-> most people are going to think this is like me acting all cute, as if to say, im too cute to do that. This is because they have blobbed the meaning of the word, and lost alot of expressibility with it. It actually clearly means in that context; "but, I'm innocent"

2. New people arrive we do not know, I say, "mi mute li wile pona e ona"
-> most people are going to think this is like me acting all assertive, as if to say, lets fix them. This is again because they have blobbed the meaning of the word, and lost alot of expressibility with it. It actually clearly means in that context; "lets befriend them".

3. Someone asks me to read a document to them, I say, "mi ken ala kalama e ona"
-> most people are going to just be confused, because they have blobbed the meaning of the word, and lost expressibility with it. It actually clearly means; "I can't recite that"

I have come across this thing a lot, people that have been using the language for a fair while, and have little idea what the words mean. Trying to "teach" me, that say, pona is just all kinds of "good", whatever you think that is... this is wrong, pona is a much more objectively defined version of "good", ie - friendly, useful..etc.... They have singular and small semantic blob scope for each word, and often fail to understand how to use said words in different POS! Their expressibility is severly crippled and they use the lang for games of how to express simple things, very crudely.

Of course this won't solve the problem of topi pona to english exactness, but I think it might at least help a little.
Follower of the official dialect of toki pona as presented in the official book; Toki Pona, The Language of Good by Sonja Lang.

janKipo
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Re: Who of us is really a toki pona master?

Postby janKipo » Tue Aug 02, 2016 10:20 pm

Well, inaccurate if your goal is to read and write on the websites. And occasionally inaccurate as regards her own usage, certainly as far as stating rules go, but occasionally even about the actual cases. and, of course, in several cases she has changed from what she did earlier and convinced other people to do (mean!). Still, it is the prestige dialect and to be understood by all.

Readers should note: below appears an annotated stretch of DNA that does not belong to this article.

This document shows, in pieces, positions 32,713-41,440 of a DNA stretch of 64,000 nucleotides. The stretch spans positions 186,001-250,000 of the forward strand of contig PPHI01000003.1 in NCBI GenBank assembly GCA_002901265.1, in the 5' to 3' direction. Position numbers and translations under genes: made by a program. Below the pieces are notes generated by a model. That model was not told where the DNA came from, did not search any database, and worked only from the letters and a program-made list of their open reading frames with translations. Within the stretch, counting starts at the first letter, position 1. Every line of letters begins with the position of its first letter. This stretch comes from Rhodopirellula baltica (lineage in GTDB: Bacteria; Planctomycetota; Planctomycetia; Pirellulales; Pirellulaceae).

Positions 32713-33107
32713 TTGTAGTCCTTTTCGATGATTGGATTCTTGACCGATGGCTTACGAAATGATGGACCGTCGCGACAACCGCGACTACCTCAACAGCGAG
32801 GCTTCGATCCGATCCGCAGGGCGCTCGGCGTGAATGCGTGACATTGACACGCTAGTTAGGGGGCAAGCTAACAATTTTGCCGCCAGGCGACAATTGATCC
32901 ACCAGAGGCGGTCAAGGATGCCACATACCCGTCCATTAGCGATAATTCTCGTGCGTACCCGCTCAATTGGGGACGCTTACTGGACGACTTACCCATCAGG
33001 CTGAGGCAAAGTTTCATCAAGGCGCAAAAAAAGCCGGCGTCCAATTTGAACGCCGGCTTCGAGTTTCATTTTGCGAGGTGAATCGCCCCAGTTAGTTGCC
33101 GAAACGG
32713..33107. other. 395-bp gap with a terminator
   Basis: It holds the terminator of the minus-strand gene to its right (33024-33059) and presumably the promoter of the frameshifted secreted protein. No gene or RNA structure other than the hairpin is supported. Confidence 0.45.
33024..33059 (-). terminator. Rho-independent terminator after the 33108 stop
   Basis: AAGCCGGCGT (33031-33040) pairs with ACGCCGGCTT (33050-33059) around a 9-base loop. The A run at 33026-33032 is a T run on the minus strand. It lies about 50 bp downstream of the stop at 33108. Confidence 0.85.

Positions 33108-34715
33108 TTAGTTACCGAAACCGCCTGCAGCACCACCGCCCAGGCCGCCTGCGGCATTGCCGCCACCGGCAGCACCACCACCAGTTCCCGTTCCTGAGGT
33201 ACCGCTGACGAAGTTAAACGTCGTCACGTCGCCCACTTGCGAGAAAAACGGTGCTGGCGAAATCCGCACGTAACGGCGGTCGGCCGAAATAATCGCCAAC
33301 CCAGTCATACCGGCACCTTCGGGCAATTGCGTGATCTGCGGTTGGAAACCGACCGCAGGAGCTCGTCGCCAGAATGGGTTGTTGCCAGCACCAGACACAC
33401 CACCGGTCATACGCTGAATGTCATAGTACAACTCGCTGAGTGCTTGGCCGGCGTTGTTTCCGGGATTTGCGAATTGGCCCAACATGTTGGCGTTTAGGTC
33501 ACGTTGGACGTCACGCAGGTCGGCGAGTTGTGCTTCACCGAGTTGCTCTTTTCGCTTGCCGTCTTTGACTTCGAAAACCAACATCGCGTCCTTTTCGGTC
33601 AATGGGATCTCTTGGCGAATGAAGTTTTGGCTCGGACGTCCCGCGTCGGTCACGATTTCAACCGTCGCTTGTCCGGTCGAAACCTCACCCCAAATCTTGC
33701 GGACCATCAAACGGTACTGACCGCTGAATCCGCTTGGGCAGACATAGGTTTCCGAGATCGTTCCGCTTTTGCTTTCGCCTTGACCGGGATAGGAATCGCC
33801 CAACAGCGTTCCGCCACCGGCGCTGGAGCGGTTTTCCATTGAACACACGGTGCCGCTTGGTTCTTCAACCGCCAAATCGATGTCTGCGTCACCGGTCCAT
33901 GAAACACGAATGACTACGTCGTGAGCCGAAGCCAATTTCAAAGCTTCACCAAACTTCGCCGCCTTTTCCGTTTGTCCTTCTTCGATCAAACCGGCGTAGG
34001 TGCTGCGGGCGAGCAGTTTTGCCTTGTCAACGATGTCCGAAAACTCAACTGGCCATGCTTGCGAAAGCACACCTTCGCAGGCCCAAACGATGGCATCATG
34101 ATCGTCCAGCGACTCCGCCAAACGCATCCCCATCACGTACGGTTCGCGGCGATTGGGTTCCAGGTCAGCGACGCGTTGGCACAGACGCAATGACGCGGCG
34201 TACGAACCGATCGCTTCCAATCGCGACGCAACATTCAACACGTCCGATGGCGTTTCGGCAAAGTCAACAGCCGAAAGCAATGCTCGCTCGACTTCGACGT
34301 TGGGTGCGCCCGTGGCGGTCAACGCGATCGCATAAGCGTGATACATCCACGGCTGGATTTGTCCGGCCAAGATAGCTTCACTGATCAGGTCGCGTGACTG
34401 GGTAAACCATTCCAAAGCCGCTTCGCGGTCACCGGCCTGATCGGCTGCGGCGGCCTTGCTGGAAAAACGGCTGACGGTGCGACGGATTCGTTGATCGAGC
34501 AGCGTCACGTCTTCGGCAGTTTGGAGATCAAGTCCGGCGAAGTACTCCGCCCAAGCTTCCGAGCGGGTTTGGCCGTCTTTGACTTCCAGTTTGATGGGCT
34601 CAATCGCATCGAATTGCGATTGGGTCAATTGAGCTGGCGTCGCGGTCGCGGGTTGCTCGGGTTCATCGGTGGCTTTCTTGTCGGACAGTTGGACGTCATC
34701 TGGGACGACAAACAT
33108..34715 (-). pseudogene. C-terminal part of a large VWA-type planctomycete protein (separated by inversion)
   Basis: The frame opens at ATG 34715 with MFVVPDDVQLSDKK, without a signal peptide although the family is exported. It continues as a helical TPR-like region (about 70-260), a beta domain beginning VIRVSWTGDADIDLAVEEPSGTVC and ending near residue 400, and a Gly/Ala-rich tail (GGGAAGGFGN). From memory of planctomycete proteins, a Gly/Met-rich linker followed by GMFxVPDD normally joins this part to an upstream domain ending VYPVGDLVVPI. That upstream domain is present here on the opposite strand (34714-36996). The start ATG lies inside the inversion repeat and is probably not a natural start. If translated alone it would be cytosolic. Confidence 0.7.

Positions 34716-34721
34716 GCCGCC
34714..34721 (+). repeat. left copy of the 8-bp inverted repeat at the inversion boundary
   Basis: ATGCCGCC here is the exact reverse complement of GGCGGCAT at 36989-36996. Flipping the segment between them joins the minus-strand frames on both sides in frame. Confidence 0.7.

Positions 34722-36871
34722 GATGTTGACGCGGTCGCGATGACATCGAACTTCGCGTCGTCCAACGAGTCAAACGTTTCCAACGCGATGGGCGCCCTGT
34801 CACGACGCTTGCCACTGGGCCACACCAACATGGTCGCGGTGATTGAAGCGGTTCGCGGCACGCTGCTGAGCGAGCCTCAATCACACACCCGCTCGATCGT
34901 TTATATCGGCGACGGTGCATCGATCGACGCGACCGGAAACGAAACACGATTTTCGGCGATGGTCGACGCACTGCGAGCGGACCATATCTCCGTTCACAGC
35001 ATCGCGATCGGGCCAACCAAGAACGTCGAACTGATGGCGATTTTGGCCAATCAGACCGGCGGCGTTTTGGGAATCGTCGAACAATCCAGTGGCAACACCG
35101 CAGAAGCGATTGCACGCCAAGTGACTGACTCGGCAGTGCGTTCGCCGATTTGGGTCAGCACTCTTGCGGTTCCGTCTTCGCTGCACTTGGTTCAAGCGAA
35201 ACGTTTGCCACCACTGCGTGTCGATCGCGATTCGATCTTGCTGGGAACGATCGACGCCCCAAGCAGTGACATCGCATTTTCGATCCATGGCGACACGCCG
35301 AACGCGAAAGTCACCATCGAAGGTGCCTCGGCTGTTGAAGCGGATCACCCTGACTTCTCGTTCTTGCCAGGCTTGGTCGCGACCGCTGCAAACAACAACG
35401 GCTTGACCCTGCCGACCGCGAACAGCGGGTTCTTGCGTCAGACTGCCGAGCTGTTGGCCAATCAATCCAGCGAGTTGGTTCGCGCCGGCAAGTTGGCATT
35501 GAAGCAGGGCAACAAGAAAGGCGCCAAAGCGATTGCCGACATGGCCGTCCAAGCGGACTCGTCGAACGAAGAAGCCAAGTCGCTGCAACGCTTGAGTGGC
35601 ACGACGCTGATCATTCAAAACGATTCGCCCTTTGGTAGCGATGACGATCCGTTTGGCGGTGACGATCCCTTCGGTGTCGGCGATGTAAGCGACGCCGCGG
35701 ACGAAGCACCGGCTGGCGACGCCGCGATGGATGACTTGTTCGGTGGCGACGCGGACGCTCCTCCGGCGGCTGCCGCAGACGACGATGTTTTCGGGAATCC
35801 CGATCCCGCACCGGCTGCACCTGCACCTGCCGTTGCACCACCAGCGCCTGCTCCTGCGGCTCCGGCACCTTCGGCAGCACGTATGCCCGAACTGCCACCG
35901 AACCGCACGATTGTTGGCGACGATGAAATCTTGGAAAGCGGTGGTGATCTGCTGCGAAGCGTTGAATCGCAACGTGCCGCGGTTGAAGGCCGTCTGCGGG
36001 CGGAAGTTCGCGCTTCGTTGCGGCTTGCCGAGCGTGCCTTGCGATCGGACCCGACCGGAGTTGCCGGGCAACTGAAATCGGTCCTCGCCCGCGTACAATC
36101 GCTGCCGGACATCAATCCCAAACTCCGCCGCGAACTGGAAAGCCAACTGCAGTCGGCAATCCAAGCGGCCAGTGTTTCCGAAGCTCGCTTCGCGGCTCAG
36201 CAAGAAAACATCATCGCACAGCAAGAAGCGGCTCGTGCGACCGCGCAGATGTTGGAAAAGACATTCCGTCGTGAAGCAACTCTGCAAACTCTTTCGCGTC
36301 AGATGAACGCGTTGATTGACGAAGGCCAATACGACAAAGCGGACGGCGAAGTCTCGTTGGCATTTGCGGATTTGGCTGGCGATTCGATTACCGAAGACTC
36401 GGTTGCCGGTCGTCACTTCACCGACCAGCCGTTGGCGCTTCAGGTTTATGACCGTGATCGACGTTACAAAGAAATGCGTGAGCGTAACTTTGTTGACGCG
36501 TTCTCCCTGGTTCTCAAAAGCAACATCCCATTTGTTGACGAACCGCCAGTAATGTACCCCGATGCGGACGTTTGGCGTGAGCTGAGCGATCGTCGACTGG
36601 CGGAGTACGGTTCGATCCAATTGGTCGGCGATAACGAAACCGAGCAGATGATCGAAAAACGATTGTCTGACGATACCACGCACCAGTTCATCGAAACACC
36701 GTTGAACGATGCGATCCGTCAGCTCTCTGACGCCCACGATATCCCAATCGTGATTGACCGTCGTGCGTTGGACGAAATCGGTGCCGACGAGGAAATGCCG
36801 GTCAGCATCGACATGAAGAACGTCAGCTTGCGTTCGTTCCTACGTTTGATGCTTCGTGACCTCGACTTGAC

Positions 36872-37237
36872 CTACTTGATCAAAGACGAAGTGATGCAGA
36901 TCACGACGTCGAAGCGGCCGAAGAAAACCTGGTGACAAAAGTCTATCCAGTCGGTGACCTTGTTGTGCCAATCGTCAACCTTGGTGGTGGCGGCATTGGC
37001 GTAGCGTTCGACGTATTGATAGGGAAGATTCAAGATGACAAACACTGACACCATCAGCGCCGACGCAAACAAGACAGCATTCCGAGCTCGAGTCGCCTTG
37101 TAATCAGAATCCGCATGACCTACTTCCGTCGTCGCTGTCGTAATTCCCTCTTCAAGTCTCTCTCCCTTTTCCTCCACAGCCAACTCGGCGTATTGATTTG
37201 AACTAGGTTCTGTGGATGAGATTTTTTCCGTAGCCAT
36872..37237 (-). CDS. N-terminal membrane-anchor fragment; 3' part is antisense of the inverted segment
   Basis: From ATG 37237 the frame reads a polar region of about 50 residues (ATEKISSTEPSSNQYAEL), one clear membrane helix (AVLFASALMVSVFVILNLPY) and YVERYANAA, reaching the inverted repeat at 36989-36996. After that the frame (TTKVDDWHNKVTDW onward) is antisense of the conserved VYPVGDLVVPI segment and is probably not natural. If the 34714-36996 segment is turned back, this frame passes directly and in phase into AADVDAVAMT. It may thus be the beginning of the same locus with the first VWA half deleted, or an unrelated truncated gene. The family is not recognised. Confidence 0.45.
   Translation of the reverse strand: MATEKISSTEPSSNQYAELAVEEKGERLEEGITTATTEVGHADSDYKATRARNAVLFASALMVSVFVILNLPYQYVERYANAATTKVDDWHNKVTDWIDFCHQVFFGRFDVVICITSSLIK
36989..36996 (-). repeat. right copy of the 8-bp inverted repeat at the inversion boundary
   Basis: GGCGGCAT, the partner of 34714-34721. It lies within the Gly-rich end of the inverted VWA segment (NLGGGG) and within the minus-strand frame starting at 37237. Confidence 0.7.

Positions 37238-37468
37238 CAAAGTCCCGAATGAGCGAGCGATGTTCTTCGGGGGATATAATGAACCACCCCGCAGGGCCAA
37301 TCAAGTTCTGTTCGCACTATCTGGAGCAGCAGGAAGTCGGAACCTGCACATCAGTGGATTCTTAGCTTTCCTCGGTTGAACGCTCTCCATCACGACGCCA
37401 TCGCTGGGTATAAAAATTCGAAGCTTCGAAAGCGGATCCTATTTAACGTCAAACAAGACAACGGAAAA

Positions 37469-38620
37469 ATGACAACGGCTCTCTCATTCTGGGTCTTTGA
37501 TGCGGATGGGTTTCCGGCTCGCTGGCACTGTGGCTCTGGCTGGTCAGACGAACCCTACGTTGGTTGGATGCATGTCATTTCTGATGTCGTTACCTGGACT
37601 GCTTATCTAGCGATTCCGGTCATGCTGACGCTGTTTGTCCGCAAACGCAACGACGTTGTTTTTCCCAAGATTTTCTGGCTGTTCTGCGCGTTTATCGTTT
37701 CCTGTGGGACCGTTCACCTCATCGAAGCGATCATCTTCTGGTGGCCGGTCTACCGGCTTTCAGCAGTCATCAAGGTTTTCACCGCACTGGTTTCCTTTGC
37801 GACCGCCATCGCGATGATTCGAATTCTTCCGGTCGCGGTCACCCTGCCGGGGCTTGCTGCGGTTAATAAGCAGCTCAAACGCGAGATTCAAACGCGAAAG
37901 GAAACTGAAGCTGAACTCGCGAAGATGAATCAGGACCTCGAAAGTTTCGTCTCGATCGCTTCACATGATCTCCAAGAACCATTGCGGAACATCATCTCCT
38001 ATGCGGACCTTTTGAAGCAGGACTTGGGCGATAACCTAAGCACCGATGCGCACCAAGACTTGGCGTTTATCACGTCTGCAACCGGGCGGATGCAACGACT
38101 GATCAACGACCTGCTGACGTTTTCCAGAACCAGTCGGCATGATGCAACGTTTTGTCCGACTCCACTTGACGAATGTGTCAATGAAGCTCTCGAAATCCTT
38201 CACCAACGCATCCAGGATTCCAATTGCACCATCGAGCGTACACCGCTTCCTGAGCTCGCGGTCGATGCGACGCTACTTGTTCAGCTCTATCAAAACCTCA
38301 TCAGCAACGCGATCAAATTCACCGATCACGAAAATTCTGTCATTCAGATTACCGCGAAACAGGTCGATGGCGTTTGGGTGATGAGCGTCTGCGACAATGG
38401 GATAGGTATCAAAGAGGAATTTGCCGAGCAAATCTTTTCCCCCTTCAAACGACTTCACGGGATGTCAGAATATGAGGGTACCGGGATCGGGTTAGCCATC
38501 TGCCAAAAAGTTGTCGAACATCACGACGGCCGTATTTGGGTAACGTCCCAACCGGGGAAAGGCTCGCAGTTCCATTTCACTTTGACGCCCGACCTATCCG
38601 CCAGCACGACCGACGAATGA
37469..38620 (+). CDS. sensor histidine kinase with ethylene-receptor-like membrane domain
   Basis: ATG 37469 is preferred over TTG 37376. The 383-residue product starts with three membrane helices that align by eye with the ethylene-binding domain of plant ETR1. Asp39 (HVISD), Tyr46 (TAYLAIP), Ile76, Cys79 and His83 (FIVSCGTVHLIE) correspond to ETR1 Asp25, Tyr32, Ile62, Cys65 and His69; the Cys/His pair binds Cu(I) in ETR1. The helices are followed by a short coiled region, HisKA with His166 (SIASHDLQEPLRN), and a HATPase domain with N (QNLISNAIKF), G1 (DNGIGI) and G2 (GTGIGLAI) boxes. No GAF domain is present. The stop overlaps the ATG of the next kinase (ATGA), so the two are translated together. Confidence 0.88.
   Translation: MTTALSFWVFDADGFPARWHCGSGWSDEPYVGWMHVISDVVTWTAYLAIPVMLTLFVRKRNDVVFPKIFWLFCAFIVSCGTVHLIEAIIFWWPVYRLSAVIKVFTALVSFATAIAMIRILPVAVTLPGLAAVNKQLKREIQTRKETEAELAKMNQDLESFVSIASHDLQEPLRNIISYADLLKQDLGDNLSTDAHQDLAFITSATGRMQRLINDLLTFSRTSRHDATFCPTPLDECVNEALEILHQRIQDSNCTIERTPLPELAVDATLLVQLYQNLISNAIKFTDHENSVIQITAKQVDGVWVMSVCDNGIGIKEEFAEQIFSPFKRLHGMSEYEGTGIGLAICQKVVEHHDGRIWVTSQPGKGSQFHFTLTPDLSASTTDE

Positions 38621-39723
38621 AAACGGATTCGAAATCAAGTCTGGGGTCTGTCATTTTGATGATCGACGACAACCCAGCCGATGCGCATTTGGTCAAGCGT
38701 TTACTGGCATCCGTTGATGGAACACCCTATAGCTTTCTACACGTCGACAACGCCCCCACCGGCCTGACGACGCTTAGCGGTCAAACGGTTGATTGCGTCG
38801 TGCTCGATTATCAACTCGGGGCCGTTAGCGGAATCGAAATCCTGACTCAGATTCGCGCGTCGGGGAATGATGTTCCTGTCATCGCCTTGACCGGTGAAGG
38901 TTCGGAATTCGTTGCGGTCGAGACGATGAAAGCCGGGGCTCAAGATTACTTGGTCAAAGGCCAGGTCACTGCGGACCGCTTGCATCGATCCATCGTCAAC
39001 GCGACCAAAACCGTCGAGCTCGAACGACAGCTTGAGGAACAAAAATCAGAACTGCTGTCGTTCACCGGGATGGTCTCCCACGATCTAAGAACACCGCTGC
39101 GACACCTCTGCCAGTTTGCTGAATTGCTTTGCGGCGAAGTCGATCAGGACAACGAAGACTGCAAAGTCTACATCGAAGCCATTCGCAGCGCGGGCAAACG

I think the idea of a semantic blob is an important one since most tp words have one of those as their meanings and individual translations emerge from this under the influence of POS and context: 'moku' is just oral ingestion and all the components of that (except the ingestor, interestingly) emerge from various factors in the context, linguistic and real.

Sorry, but (on the evidence of pu inter alia) 'suwi' doesn't mean "innocent" in the sense of "not guilty", but only in the sense of "uncorrupted". So you really are just being cute (in a different meaning of that expressions, too). Wrong blob.
'mi mute li wile pona e sina' (not 'ona', since this is direct discourse, -- we are free from the sequence of tenses but not from pronoun shifts) can mean "we want to lay some good on you" which might mean "be friends' eventually but right now looks more like helping with the move and supplying immediately needed supplies ('pona' gets to "friendly" by a very long route, though it does get there. It begins with friends being those with whom you have exchanged favors, so this offer is indeed a start -- you have to give a favor to get into an exchange.)
'mi ken ala kalama e ona' is "I can't articulate it" or "pronounce it", so more precise than "recite it" which might be about religious objects to doing this chant, say. That is, 'kalama's blob is about producing sound (and so the sound and everything but the production device).
No, 'pona' is just any positive value; which one depends upon context and often added words. People who say it is any kind of good have (correctly)huge blobs, which need to be fined down in context. You seem to be pointing to (despite what you say) lots of little meanings scattered all over the place. To be sure, people don't use the full potential of these words, but they do seem to use them widely enough for the rather limited things they say.

janpona120
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: Who of us is really a toki pona master?

Postby janpona120 » Wed Aug 03, 2016 7:00 am